Photo courtesy of Tobias Bjorkli
There are a lot of details to keep track of during a feng shui consultation. Usually, I emphasize the “big picture” over the details, but everything is important, especially when you consider the cumulative effect of a lot of minor problems combined. Here are some details that are often overlooked.
• Substantial cracks in the pavement or ground surrounding your property can point to specific health problems regarding the area where the cracks happen to be. As an example, the SW section of a house or property is associated with the abdominal area. If there were a big crack in that area right outside, it could adversely affect the digestion of the occupant living on that property. Every direction has attributes associated with it, including body areas, family members and other potential life issues a person may experience if the direction has something noteworthy going on with it.
• An odd-shaped room or sloped ceiling can cause the eyes to strain. Over a period of time, chronic eye strain could lead to a problem with the liver, since they are related to each other. (Chinese medicine.)
• A round table will make people more talkative, so it can be a good conference table when you really want people to feel equal.
• According to Master Peter Leung: if the front or back of your toilet is in direct alignment with a bed in the house, it will cause health problems. What is the front or back of a toilet? The back is the direction of the toilet tank and the front is the direction you would be facing while sitting on the toilet. If an exact straight line of energy (passing through walls) hits your bed, it could disrupt your health in the area where the line hits. This means the line of energy hits a part of your body when lying down on the bed. If the toilet is turned sideways, it is not an issue.
• The height and arrangement of wall-mounted pictures in a room will affect the flow of qi. (Air currents).
• The shape of a house can be categorized as belonging to a certain element. As an example, a structure with a pointy roof will be the fire element (like the pointy tip of a flame.) This can determine the influence this structure will have on other structures nearby: Like fire buildings strengthening earth (square shaped) buildings.
• The orientation of a house can also be categorized as belonging to a certain element. As an example, a house which faces East, has its backing to the West. Since the spine of the house is to the West, it is considered a west-type house and West is associated with the element Metal. This could be ideal for a manufacturing plant that produces a metal object.
• The ideal exterior color of a house can also be determined by its orientation. It is the sitting (back) side of a house which determines the orientation. The orientation has an element associated with it and then the ideal exterior color either matches the element or the “productive” element is used.
• Window shapes should be consistent throughout a house. As an example, if two windows flank a door, then they should both be round or both square, not one of each. You don’t see this incongruity very often, which is why it is mentioned here.
• A house with a really messy façade is like a person’s face caught in a distraught expression. It can mean the children won’t listen to their parents in that house.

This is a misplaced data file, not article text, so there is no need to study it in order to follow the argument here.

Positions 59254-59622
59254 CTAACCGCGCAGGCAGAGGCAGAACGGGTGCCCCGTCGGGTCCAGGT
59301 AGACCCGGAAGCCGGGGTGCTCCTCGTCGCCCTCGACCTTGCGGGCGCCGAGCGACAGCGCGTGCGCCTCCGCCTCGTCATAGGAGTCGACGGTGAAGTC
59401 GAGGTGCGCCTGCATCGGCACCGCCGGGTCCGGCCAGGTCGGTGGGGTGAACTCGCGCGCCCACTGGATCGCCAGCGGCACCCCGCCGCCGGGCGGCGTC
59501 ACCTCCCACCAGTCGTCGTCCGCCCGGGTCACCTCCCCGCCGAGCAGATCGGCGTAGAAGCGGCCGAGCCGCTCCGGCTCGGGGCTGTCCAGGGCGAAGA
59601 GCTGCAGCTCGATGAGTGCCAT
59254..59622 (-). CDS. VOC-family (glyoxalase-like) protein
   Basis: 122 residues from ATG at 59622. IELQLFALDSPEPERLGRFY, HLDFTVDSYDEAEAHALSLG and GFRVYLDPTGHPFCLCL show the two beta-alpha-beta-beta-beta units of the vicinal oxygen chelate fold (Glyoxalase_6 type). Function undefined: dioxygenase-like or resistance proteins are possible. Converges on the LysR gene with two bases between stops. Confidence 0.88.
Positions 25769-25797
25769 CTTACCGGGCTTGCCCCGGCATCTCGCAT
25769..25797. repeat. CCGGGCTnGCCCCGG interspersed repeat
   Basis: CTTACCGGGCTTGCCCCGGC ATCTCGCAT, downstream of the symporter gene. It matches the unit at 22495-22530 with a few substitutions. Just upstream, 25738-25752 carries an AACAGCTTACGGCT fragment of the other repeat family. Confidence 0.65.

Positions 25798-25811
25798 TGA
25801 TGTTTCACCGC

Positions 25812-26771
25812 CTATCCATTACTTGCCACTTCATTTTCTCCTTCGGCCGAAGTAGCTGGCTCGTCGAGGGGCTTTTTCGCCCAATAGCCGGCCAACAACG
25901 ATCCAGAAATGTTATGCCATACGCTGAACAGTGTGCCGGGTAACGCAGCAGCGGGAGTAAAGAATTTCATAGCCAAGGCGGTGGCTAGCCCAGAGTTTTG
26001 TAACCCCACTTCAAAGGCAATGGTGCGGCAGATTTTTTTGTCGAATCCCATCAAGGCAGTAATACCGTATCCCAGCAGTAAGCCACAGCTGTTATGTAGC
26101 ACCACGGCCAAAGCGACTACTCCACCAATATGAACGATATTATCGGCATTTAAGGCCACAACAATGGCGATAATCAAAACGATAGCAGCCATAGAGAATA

• Most houses have a street run perfectly parallel in front of them. This is ordinary, but not the ideal. The street that raps around the property can help the house collect and store more qi (life force energy.) The house that has the street veer away from it will lose qi. (Losing health and money).
• Stairs in the center of a house will stimulate whatever kind of energy is in the center of the house, for good or for bad. Each house is unique and has signature energy in the non-literal center based on year built and compass alignment. Yes, you read that right: the non-literal “center” energy can be influenced by an actual literal structural feature like a staircase.
• A house should not take up its entire lot. There needs to be space between buildings so they can “breathe.” The ideal ratio is when the house takes up one third of the lot space. 5,000 square foot homes that are built only six feet apart from each other only benefit one person— the developer!
• When you are standing outside, looking at the front of a house: if the street is sloped and makes the left side appear longer, the woman dominates the man in the house. If you are looking towards the house and the right side appears longer, the man rules the house. Newlyweds might want to keep this in mind when they look for a home.
• Wood flooring can go anywhere. Carpeting is quieter, but neither has superior feng shui. Stone floors will just be harder on the feet for long periods of standing.
• There really is no such thing as a “feng shui garden.” Planting certain colored flowers in specific areas of a yard is a marketing gimmick. Real feng shui alterations to a landscape are done to: 1) correct a flawed lot shape, 2) enhance a flawed house type, 3) further protect a house from harmful nearby influences, and 4) compensate for land level problems. Almost everything else is “decoration” for you to enjoy.
• The living room should be bigger than the bedroom. Monster master bedroom suites are not good feng shui and are undermining to a cozy relationship.
Author: Kartar Diamond
Company: Feng Shui Solutions ®
From the Feng Shui Architecture & Design Blog Series